Eminent Chinese of the Ch'ing Period/Sun I-jang

SUN I-jang 孫詒讓 (T. 仲容, H. 籀䯧[廎]), Sept. 11, 1848–1908, June 20, a prominent scholar of the late Ch‘ing period, was a native of Jui-an, Chekiang. His father, Sun I-yen 孫衣言 (T. 劭聞, H. 琴西, 1815–1895), official and scholar, was a chin-shih of 1850. During his childhood Sun I-jang resided in Peking for several years while his father was holding office at the capital. When the father was appointed prefect of Anking, Anhwei, in 1858, the family went back to the ancestral home. At this time South China was ravaged by the Taiping Rebellion and North China was pressed by the Anglo-French forces at Tientsin and Peking (1860). Sun I-jang's only brother, Sun I-ku 孫詒穀 (T. 稷民, 1838–1862), died fighting the Taipings. His father assisted Tsêng Kuo-fan [q. v.] in campaigning against the Taipings, and in 1864 was stationed at Shou-chou, Anhwei, where Sun I-jang joined him. Sun I-jang's grandparents having died successively in 1864-65, his father, Sun I-yen, retired from official life and taught in the Tzŭ-yang (紫陽) Academy at Hangchow. While so employed, the latter made a collection of unpublished writings by authors of his native place, and these were brought together in a collectanea, entitled 永嘉叢書 Yung-chia ts'ung-shu, which was printed during the years 1868–1882. In editing and collating these writings Sun I-jang was apparently his father's chief assistant. In 1865 he began to take an interest in the study of inscriptions on stone and bronze—a field in which he later made substantial contributions. Although he became a chü-jên in 1867, and competed five times in the metropolitan examination, he did not qualify for the chin-shih degree.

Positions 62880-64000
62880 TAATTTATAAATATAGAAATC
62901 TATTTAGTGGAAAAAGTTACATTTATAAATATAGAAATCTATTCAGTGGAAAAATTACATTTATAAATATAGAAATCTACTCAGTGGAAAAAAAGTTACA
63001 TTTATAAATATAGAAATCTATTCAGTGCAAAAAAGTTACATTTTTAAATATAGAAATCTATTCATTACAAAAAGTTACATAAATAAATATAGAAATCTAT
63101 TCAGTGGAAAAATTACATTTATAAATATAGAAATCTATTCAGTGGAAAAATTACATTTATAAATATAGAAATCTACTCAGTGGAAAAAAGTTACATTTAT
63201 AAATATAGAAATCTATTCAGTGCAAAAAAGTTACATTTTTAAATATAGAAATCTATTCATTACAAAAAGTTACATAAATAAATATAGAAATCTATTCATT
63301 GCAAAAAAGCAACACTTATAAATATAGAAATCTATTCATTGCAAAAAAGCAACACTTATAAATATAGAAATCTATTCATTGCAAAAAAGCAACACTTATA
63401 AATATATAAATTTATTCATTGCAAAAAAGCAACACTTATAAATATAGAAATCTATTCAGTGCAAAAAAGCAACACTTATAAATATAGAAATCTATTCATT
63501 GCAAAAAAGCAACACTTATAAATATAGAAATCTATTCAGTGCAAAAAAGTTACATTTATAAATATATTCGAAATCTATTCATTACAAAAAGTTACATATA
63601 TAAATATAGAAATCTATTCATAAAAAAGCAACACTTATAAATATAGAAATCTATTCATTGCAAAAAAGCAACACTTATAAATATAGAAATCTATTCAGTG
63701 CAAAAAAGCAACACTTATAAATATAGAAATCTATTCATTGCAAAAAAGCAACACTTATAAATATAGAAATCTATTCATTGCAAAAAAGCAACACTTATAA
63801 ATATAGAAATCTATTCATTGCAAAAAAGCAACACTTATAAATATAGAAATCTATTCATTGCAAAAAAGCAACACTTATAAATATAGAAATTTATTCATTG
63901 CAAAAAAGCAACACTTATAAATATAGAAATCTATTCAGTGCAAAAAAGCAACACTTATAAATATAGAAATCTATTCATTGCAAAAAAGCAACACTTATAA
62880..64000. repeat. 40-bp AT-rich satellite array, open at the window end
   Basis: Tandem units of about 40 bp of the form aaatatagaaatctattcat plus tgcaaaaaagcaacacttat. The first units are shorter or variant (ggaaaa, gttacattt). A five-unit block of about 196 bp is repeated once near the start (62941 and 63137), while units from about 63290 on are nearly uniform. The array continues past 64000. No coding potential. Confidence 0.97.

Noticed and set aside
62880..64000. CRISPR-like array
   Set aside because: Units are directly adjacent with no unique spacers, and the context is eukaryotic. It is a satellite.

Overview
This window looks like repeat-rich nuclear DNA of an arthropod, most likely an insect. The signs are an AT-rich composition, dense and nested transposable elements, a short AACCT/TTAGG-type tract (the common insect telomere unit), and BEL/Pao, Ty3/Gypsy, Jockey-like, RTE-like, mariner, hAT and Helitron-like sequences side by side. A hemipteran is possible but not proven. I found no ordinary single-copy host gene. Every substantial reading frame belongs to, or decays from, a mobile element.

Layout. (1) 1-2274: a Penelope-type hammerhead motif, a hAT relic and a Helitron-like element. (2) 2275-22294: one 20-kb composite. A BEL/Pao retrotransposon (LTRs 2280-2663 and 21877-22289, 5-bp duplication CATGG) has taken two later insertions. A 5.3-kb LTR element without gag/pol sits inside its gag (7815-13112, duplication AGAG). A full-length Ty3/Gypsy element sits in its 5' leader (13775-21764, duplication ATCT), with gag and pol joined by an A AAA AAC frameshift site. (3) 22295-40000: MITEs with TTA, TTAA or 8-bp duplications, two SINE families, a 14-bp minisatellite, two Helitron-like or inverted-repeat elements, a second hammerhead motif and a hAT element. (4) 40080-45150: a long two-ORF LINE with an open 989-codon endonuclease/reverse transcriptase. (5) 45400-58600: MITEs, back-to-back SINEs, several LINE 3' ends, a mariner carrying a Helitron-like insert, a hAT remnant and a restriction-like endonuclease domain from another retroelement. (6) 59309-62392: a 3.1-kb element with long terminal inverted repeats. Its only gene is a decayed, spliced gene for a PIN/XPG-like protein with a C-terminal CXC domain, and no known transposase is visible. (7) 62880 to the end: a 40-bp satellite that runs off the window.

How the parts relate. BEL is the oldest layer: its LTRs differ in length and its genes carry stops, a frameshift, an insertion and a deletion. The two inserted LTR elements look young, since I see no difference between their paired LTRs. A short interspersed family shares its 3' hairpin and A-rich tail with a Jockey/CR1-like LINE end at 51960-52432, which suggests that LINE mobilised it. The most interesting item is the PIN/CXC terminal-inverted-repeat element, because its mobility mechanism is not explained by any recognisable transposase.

The loss of books and the dispersal of great family libraries, incidental to the Taiping Rebellion, doubtless encouraged Sun I-jang in the collection of rare books and manuscripts. Some of these he obtained from Japan, where they had been long preserved, but were being dispersed, owing to a growing interest in Western subjects. With the encouragement of his father he began to assemble a library, and in 1888 his father built for him the studio, Yü-hai lou 玉海樓, to house the collection. In 1869 the son started to compile a bibliography of writings by authors from Wên-chou, the prefecture to which his native district belonged. This bibliography, completed two years later under the title 温州經籍志 Wên-chou ching-chi chih, 36 chüan, was printed by the Chekiang Public Library in 1921. When the father was made provincial judge of Anhwei in 1873 the son accompanied him to that province. In 1875 Sun I-jang made a study of ancient calendars and produced a work on the subject, entitled 六厤甄微 Liu-li chên-wei. When, in 1877, the father was transferred to the post of lieutenant-governor of Chiang-ning (Nanking) the son again went with him. Then Sun I-jang began his well-known study of the texts of Mo Ti (see under Pi Yüan) which bore fruit in the important work 墨子間詁 Mo-tzŭ chien-ku. The first draft was completed in 1893, and in the following year three hundred copies were printed. After further study, it reached its final form in 19 chüan (including a table-of-contents in 1 chüan, supplement in 1 chüan, and an appendix in 2 chüan, entitled 後語 Hou-yü) and was reprinted in 1907. He collated the very confused text of Mo-tzŭ, provided it with interpretations from earlier scholars, and pointed out the unauthenticity of several chapters. The appendix (hou-yü) consists of a biographical sketch of Mo Ti, a chronological chart of his life, an account of his school and his disciples, a study of the statements attributed to him by other authors, references to his school in ancient literature, and a bibliography of the school. Important earlier studies by others in the same field were: Mo-tzŭ by Pi Yüan [q. v.]; Tu Mo-tzŭ tsa-chih in the Tu-shu tsa-chih by Wang Nien-sun [q. v.]; and Mo-tzŭ p'ing-i in the Chu-tzŭ p'ing-i by Yü Yüeh [q. v.]. An independent supplement to Sun I-jang's work, known as Hsü (續) Mo-tzŭ chien-ku was prepared by Liu Ch'ang 劉昶 (T. 載賡) and printed in 1915. Sun's study notes, entitled 札迻 Cha-i, 12 chüan, took final shape in 1893 and were printed in the following year.